Saturday, 18 June 2011 10:59
Note: Some national media sources have been publishing articles to compare the situation of both Sunni community of Iran and Shiite community of Saudi Arabia. These elements claim that Sunni community in Iran has more civil rights and liberties than Shiites in Saudi. Dear readers, the following article is a brief comparison of the two communities, the situation is being presented, you can analyze the matter from a different side. We only provide some credible information; final judgment is up to you.
Republic & Kingdom:
“Republic” and “Kingdom” are two well-known types of governing around the world. In republican states, masses elect their rulers, policy makers and chiefs of states; in other words, people, regardless to difference of language, skin color, religion and race independently cost their votes and give approval to leaders, eventually those who get vote of majority have right to hold the government.
When the title “republic” appears with affix of “Islamic”, it means that the rules of that state are based on Islam. The Islamic laws and jurisprudence urge on taking care of the civil and religious rights of minorities, it prohibits from injustice actions.
On the other hand, “kingdom” system of governing means rule of royal family on a country, they hold key posts and make mostly the interior and foreign policies.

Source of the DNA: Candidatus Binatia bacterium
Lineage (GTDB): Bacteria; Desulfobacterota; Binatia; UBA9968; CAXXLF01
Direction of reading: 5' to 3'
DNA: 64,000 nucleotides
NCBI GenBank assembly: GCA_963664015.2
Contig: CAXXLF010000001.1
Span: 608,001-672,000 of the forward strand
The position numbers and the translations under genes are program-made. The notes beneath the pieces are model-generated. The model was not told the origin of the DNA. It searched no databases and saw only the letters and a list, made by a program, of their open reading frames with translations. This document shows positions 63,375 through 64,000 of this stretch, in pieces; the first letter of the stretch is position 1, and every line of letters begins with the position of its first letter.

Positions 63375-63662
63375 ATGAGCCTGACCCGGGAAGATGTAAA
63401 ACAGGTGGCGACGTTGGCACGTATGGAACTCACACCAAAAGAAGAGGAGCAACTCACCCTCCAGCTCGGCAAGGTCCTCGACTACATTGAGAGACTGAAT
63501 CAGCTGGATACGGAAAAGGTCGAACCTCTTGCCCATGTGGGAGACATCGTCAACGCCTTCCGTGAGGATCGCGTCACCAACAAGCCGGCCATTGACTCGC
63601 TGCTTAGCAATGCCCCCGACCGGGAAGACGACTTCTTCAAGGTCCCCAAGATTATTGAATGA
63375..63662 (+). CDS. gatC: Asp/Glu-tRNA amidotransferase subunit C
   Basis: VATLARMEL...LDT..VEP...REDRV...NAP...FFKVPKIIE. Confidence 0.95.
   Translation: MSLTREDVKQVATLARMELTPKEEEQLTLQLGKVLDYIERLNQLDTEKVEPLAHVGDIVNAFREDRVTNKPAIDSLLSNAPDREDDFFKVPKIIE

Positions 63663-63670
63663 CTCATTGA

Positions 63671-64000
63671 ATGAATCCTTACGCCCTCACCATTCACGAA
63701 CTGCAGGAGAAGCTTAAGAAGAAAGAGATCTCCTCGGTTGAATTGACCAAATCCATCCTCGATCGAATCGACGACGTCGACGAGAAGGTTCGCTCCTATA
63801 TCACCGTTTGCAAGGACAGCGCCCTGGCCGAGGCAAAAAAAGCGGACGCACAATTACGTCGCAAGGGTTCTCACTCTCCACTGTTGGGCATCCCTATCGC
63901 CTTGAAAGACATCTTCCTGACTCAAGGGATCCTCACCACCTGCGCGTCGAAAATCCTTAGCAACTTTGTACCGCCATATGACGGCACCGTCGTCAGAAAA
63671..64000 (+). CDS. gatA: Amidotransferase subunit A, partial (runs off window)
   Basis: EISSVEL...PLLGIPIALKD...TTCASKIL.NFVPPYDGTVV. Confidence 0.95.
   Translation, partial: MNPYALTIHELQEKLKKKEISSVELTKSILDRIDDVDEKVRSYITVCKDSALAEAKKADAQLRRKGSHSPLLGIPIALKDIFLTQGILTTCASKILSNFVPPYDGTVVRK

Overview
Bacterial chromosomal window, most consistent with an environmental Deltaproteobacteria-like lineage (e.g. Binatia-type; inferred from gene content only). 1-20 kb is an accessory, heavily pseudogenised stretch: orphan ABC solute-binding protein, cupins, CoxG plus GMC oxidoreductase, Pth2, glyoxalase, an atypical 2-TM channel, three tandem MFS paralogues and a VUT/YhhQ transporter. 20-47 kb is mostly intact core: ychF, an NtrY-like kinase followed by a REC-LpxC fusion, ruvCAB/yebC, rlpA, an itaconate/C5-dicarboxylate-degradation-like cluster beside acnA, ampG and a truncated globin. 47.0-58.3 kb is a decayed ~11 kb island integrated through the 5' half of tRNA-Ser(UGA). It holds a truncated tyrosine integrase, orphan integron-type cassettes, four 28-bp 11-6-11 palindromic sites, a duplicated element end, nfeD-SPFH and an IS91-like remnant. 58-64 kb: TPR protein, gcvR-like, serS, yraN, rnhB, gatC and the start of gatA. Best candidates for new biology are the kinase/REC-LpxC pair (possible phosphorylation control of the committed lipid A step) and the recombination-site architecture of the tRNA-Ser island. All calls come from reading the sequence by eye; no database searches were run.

The Islamic Republic of Iran came into existence after a long nation-wide protest and struggle which succeeded to defeat the ex-kingdom regime of Iran, the world saw the victory of a public revolution in February 1979 in Iran. The Iranian nation, Shiites and Sunnis, backed the anti-Shah movement due to its motto “Islamic Republic”.
In short words, key posts are distributed in kingdom system by SELECTION and in democratic and republican regimes by ELECTIONS.
After knowing these details, it looks very amazing to compare “Islamic Republic” of Iran with the “Kingdom of Saudi Arabia”. It astonishes more to analyze the situation of Iran’s Sunnis in the light of Saudi’s Shiites.
Jobs distribution in Iran & Saudi:
It must be kept in mind that in the KSA, only high offices and important appointments are under the control of royal family, king Abdul Aziz; while for lower posts nationality is the only required point not sect like Shia and Sunni. As Saudi Shiites have been working in various departments side by side of their Sunni country-fellows. They can get jobs in armed forces and security services without any obstacles; even till recent time, the chief of police in Medina Munawwarah was a Shiite citizen. The Saudi ambassador in the Iranian capital, Tehran and Saudi Consul in Mashhad, the second largest Iranian city, were Saudi Shiites.
Besides, there are five Shia members in “Selective Chamber” or Consultative Council of Saudi Arabia among 150 members.
Unlike Saudi Arabia, Sunni citizens are questioned about their sect and school of thought in each step when they apply for a job. Important offices are ‘Prohibited Tree’ for Sunnis in Iran, rather the rulers have been neglecting Sunni citizens at distribution of low and small posts. While they claim the ruling system is based on ‘democracy’ and ‘republic’.